In aid of the atlases of the software world

, a 3-minute piece by Dev Mukherjee Dev Mukherjee

I can think back to a discussion with one of my most esteemed colleagues Edward Stow on why people seek a career in the software. Ed had formerly been a lecturer at Charles Sturt University and when asked to address commencing students on why they should choose a career in software, he would say to them “Do it because you like solving difficult problems”. He’d rightfully point out how many days of their professional lives would be consumed by a single issue and the job was to stay at it and find the solution.

Most people interact with the product of application software projects. Software products aimed to serve the problem of the end user, be it an on-line service, a productivity application or a game you played on your phone. All of these were built on the shoulders of giants. Invisible pieces of software often referred to as “Infrastructure Software”. Extremely specialised and difficult pieces of the puzzle, most of them demanding a set of skills that tickle the fancy of the very few.

Many of our current projects are primarily written in Python, a rich microcosm of micro-frameworks dedicated to solving specific issues. Two that we couldn’t do without are Graham Dumpleton’s mod_wsgi and Mike Bayer’s SQLAlchemy. They are massive efforts on behalf of their maintainers and contributors and form the backbone of countless Python applications.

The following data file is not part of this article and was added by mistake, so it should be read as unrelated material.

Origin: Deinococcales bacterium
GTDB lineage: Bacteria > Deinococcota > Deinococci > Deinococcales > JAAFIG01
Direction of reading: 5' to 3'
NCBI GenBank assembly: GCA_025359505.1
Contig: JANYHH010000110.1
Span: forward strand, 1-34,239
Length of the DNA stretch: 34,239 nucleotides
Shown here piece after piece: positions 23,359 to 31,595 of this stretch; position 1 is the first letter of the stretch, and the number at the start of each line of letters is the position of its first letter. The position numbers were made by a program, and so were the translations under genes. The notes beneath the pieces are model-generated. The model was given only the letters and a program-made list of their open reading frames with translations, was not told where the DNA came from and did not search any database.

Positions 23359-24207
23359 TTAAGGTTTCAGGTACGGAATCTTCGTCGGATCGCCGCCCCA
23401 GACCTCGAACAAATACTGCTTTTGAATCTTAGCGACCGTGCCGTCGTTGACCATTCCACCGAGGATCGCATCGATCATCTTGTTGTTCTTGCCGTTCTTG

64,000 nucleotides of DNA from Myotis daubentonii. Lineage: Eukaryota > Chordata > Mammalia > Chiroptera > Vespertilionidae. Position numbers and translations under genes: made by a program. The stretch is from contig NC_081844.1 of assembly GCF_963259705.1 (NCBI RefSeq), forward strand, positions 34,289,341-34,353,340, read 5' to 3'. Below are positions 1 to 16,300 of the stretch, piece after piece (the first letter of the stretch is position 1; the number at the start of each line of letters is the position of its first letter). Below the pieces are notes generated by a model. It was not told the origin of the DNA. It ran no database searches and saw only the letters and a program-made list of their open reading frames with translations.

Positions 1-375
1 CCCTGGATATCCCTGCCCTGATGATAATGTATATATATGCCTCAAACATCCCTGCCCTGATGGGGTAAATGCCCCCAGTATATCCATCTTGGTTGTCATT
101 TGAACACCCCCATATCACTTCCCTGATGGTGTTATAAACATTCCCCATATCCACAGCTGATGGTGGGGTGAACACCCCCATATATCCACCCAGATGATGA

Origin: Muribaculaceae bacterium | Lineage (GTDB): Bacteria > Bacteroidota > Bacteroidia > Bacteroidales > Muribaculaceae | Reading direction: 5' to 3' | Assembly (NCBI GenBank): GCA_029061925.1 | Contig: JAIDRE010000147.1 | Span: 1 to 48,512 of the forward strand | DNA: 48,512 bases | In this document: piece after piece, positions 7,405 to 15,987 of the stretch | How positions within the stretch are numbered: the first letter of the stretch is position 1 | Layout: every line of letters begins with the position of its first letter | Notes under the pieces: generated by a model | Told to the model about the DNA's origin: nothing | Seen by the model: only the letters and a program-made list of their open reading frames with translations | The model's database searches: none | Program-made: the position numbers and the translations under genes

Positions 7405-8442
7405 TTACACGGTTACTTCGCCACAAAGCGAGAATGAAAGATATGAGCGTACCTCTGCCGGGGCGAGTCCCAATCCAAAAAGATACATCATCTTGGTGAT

Anomaly’s core piece of intellectual property joins this cohort of software projects. We identified the need for building a micro-framework that let developers build client agnostic REST APIs right on top of WSGI, we didn’t find anything that did so we built it and added it to the mix. Prestans like many infrastructure is subsidised by our commercial efforts.

It’s important to recognise that some of these projects are run by a handful or in the case of something like mod_wsgi an individual solving an extremely difficult problem for the love of it. The days of charging for such projects have come and gone and we’re ever more dependent on these building blocks to deliver applications to our customers. The understanding of the specific technologies to maintain some of the projects are outside our commercial reality, preventing us from dedicating developer resources to these projects.

At Anomaly recognise the weight we’ve put upon these projects and we believe that it’s our responsibility to support them. Anomaly has a policy of financially donating 1% of our annual revenue across projects that we actively use and are unable to contribute code to. It goes a long way and we urge others to do what they can.

These projects need all the support they can. I am amazed by people like Graham, he’s maintains a project like mod_wsgi and actively writes documentation, responds to people like me on his lists whilst contributing to other’s projects. These individuals or small teams have taken upon an enormous burden, one partially placed by us using their amazing software, one we all need to extend a helping hand to.

Seek out projects that affect your business the most and actively attempt to assist.

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